6 Tips To Not Get Ripped Off When Buying SEO Services

    by Dharmesh Shah

    Date

    December 10, 2007 at 11:17 AM

    Like most industries, the Internet Marketing industry has its fair share of scam artists and poor performers with a slick sales message. Here are a few pointers to help you understand if the guy with the shiny suite and white smile is worth your time and money..

    1. Were you cold called by the person offering you services?
    If so, huge black mark. I don't care what they are promising, but if they have to cold call to get clients they are probably not that good. The reason is there is a shortage of savvy internet marketers and anyone who is any good does not need to cold call. Internet marketers should be good at, ahem, marketing . If they can't find clients for themselves, what makes you believe they can help your business find clients?

    2. Are Their Own Search Rankings Misleading?

    What some companies do is to drive rankings for a few keywords with a significant investment in 'paid links. It costs a lot of money, but if it gets them to number one in the search rankings, they can then use that to impress prospective clients. They can do this over and over recouping the cost of the paid links by way of increased sales and billing rates. So, If they only show you one site and after investigation you find out it is their own, and ranks for just a few key terms, beware. Some level of paid-link driven optimization is fine, but that shouldn't be their only approach.

    3. Who is actually going to do the work?
    In search engine optimization for example, a lot of companies will operate as a sales operation in the US and have a bunch of people in India, Philippines or any other developing country with relatively low labor costs. Not that you can't get quality work out of these countries, you can. But because you can never talk to the people who actually do the work , it is difficult to monitor the quality. Also, a lot of offshore SEO work tends to indulge in practices which Google frowns upon, endangering your site with a complete ban or penalty.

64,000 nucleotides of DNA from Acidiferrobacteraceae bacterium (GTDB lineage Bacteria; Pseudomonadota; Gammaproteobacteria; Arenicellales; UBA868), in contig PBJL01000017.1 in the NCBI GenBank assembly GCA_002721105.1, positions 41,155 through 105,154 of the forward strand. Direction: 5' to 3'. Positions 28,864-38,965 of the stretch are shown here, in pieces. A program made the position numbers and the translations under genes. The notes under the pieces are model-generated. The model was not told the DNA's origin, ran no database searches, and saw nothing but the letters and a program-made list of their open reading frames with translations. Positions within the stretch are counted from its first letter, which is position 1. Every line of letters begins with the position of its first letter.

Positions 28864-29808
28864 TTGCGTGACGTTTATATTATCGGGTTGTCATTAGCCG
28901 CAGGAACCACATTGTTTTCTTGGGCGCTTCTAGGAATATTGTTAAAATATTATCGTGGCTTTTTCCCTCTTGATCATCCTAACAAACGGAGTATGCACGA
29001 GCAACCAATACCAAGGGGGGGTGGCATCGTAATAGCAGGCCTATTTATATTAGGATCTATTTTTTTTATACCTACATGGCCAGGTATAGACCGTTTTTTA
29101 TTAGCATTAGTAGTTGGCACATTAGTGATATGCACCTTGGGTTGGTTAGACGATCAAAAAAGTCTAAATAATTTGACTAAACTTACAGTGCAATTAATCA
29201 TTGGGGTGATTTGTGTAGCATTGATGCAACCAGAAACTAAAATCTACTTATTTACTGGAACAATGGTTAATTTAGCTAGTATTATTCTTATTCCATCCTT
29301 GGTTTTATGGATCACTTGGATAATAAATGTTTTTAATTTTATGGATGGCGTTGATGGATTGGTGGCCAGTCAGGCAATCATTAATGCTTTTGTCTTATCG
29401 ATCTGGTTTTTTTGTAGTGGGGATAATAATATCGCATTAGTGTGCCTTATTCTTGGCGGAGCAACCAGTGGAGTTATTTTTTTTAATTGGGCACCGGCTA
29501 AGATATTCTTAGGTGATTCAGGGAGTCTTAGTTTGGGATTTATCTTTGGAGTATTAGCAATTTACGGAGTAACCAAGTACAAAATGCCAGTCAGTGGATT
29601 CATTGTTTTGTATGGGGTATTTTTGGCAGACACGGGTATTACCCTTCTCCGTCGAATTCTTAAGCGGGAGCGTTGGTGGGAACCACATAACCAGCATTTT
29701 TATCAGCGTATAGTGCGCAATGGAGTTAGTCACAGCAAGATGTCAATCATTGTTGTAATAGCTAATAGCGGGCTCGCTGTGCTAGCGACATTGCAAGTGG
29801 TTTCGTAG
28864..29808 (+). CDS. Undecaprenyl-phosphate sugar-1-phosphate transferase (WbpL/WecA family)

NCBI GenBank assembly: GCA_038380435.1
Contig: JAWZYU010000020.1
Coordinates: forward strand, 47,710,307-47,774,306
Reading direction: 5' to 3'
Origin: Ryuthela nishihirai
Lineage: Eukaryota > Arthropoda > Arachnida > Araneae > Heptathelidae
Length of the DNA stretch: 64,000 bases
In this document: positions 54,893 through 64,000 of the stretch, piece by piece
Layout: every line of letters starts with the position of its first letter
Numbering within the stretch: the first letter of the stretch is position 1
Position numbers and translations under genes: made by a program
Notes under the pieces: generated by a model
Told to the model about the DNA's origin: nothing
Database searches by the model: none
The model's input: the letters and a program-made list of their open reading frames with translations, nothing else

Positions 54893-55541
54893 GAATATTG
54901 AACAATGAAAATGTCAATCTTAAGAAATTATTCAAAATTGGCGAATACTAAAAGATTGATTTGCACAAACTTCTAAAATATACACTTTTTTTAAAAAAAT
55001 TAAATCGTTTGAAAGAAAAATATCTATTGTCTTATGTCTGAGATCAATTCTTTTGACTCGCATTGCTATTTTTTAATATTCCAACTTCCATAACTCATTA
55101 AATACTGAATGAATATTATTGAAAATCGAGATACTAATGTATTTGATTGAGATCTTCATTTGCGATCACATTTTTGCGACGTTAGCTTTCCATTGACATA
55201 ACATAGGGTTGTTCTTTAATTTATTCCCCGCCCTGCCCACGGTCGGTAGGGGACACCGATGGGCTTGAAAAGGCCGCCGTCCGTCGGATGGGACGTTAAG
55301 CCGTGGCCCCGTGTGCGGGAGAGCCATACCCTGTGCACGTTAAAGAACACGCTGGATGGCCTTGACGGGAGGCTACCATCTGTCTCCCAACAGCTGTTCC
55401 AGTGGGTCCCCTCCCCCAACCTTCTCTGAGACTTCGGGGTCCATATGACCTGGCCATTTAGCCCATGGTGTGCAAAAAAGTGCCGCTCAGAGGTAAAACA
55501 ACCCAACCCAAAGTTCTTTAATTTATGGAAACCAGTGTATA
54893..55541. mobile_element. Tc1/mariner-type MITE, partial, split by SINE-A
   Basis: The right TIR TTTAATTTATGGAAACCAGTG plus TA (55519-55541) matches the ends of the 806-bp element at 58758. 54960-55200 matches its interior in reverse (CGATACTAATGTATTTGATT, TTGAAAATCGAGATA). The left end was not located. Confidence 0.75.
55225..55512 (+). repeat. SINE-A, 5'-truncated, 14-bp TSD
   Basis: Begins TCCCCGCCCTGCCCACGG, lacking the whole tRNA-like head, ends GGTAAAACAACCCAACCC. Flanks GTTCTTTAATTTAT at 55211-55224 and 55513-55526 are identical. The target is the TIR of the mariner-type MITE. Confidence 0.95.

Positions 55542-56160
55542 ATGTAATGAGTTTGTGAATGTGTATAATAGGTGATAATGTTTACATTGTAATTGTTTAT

4. Talk to the person who will work on your project.
    Like talking to the garage mechanic, an SEO professional can easily confuse you with language that does not explain things. This does not have to be the case. It is perfectly reasonable to be expected to be spoken to using common English. Some shady characters will like to use big and complicated terms like "Latent Semantic Indexing" to baffle you into thinking they know what they are talking about. Do not feel stupid because you have to ask questions. Ask lots of questions and make sure you speak to the person who is actually going to work on your project.

    5. Never trust a guarantee
    If a search marketing professional guarantees you a #1 spot on Google for any keyword, end the conversation and show them the door. The only company who gets to decide whether or not you rank number one in Google is Google. There are many factors which go into the search results page and only a limited number of them are actually in the hands of your search marketing professional. What you want is not a gurantee of rankings, but credible assurances that they have the experience and expertise needed -- and that they will actually spend time and energy on your project.

    6. Stay away from black hat SEOs
    You may have heard the term black hat and white hat search engine optimizers. "Black hat" is a broad term for those practices that do not follow search engine guidelines and use tricks to coerge the search engines to rank content that would not otherwise (and should not otherwise) rank. Over the long-term, black hat practices rarely work. For small businesses, it's almost always a bad idea to try black hat approaches -- you will be out-gunned at best and penalized or banned at worst. [For more on this topic, read " Silly Rabbit, Tricks are for Black Hat SEOs "]

    Internet marketing is becoming an increasingly important way for businesses to reach their best prospects. However, the industry is still relatively new and it can often be hard to find the right professionals to help you.

    If you've recently hired (or considered hiring) an internet marketing consultant, would love to read your experiences in the comments. I think increasing transparency and raising the overall level of awareness is a good thing.

    The above article was written in collaboration with Lyndon Antcliff , a social media marketing expert.

    For more tips on picking an SEO consultant, read " 7 Signs You Should Run Screaming From An SEO Consultant ".

     

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